Your browser isn't supported
It looks like you're using an old web browser. To get the most out of the site and to ensure guides display correctly, we suggest upgrading your browser now. Download the latest:

Welcome to the MSE Forums

We're home to a fantastic community of MoneySavers but anyone can post. Please exercise caution & report spam, illegal, offensive or libellous posts/messages: click "report" or email forumteam@.

Search
  • FIRST POST
    • barnez
    • By barnez 10th Jul 17, 7:44 AM
    • 30Posts
    • 148Thanks
    barnez
    Selling house quickly
    • #1
    • 10th Jul 17, 7:44 AM
    Selling house quickly 10th Jul 17 at 7:44 AM
    Good morning! Has anyone used a company to sell their house quickly? I am trying to sell a property which is in need of renovation. I have had two offers from cash buyers who want to develop the plot on the side but due to a restrictive covenant on the deeds we have come up against a brick wall each time. There is an equity release outstanding on the property and unless I can exchange contracts before August 10th, the company will be granted a possession order. I understand that if I use one of these companies I will not get full market value but this will also be the case if possession is granted as it will be out of my hands totally then.
    I would be very grateful for any advice/recommendations.
    Thanks in advance.
Page 1
    • ScorpiondeRooftrouser
    • By ScorpiondeRooftrouser 10th Jul 17, 7:57 AM
    • 2,106 Posts
    • 3,138 Thanks
    ScorpiondeRooftrouser
    • #2
    • 10th Jul 17, 7:57 AM
    • #2
    • 10th Jul 17, 7:57 AM
    The full market value that you won't get is the full market value with the restrictive covenant in place. Were the cash buyers not willing to buy it at any price? Because what the company would do is buy it for less than they are prepared to pay and sell it to one of them.
    • barnez
    • By barnez 10th Jul 17, 8:03 AM
    • 30 Posts
    • 148 Thanks
    barnez
    • #3
    • 10th Jul 17, 8:03 AM
    • #3
    • 10th Jul 17, 8:03 AM
    I am waiting for a decision today from the buyer, but the value to them is in the plot, not really in the house. The house itself (not taking the plot into consideration) is worth about £265,000. With the plot around £320,000.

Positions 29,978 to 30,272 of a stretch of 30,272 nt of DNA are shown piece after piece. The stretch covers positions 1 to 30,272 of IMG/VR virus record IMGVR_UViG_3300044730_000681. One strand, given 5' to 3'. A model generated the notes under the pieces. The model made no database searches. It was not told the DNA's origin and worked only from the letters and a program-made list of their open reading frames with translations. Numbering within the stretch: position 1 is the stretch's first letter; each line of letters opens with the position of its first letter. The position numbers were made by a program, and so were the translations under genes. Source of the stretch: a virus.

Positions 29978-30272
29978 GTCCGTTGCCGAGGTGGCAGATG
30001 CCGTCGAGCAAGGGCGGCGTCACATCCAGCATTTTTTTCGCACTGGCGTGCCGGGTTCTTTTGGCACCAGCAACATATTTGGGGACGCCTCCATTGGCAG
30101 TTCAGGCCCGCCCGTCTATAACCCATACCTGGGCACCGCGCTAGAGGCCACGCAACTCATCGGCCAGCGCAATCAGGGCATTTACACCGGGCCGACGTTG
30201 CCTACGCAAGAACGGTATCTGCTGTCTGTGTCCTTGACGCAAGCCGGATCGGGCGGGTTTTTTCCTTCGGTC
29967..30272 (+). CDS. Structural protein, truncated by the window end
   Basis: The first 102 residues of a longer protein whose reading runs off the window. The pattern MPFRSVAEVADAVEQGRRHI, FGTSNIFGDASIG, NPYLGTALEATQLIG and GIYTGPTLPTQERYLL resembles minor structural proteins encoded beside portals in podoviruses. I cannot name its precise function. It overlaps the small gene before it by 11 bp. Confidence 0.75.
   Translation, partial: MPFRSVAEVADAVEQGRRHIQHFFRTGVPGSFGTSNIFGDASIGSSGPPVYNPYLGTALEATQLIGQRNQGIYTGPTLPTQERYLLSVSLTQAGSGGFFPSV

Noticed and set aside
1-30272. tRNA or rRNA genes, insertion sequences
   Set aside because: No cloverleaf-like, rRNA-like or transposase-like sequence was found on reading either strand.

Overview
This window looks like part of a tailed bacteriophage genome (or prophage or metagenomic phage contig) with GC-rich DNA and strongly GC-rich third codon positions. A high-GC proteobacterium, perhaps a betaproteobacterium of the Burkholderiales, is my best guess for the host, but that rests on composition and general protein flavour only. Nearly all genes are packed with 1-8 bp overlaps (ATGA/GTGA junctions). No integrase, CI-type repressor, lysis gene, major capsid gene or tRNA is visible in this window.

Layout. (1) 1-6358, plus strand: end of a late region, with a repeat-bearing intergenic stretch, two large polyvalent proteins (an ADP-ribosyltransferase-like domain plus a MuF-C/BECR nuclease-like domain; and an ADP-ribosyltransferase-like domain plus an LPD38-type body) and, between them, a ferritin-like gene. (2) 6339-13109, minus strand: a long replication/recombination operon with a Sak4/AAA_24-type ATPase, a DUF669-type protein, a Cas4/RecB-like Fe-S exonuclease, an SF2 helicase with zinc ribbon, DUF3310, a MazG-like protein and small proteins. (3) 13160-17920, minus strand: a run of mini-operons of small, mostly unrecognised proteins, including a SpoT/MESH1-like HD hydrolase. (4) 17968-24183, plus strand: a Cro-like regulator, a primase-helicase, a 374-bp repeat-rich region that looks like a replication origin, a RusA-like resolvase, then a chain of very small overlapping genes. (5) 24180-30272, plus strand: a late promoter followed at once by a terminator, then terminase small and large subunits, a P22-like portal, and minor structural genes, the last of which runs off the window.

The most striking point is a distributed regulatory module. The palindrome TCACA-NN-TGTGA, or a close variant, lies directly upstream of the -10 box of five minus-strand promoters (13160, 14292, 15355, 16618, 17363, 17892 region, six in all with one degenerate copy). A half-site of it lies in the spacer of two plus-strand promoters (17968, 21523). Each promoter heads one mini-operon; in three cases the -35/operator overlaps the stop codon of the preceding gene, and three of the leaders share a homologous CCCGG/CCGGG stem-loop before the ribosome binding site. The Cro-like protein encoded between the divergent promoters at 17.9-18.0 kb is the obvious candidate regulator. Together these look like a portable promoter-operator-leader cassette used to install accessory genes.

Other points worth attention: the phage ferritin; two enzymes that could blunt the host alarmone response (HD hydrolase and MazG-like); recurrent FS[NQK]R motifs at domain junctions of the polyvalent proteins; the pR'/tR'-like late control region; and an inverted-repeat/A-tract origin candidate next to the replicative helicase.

Last edited by barnez; 10-07-2017 at 8:08 AM.
    • mrginge
    • By mrginge 10th Jul 17, 8:16 AM
    • 4,309 Posts
    • 7,721 Thanks
    mrginge
    • #4
    • 10th Jul 17, 8:16 AM
    • #4
    • 10th Jul 17, 8:16 AM
    Quick sale companies are not interested in dealing with hard to resolve issues like restrictive covenants. They want to turn over property as quickly and cheaply as possible so they have cash available to buy the next one.

    Their offer (and subsequent reductions) will reflect the current postion, not the potential.
    • ScorpiondeRooftrouser
    • By ScorpiondeRooftrouser 10th Jul 17, 8:23 AM
    • 2,106 Posts
    • 3,138 Thanks
    ScorpiondeRooftrouser
    • #5
    • 10th Jul 17, 8:23 AM
    • #5
    • 10th Jul 17, 8:23 AM
    I am waiting for a decision today from the buyer, but the value to them is in the plot, not really in the house. The house itself (not taking the plot into consideration) is worth about £265,000. With the plot around £320,000.
    Originally posted by barnez
    I am almost certain you would get more money from this buyer than you are ever likely to get from a quick sale company. If they won't pay what you want, take what they will pay.
    • barnez
    • By barnez 10th Jul 17, 8:24 AM
    • 30 Posts
    • 148 Thanks
    barnez
    • #6
    • 10th Jul 17, 8:24 AM
    • #6
    • 10th Jul 17, 8:24 AM
    The restrictive covenant would only come into play if someone was buying the house with the intention of building another property on the side. Not if they were buying it to renovate and either live in or sell on. Do you think this would mean that a quick sell company wouldn't be interested? I have no experience of this, whenever I have bought and sold houses before it has been relatively straightforward.
    • barnez
    • By barnez 10th Jul 17, 8:26 AM
    • 30 Posts
    • 148 Thanks
    barnez
    • #7
    • 10th Jul 17, 8:26 AM
    • #7
    • 10th Jul 17, 8:26 AM
    I am almost certain you would get more money from this buyer than you are ever likely to get from a quick sale company. If they won't pay what you want, take what they will pay.
    Originally posted by ScorpiondeRooftrouser
    Thank you, I just hope they come back with something. I also have the option of going to auction with it on July 24th, but again that is risky.
    • eddddy
    • By eddddy 10th Jul 17, 8:37 AM
    • 5,546 Posts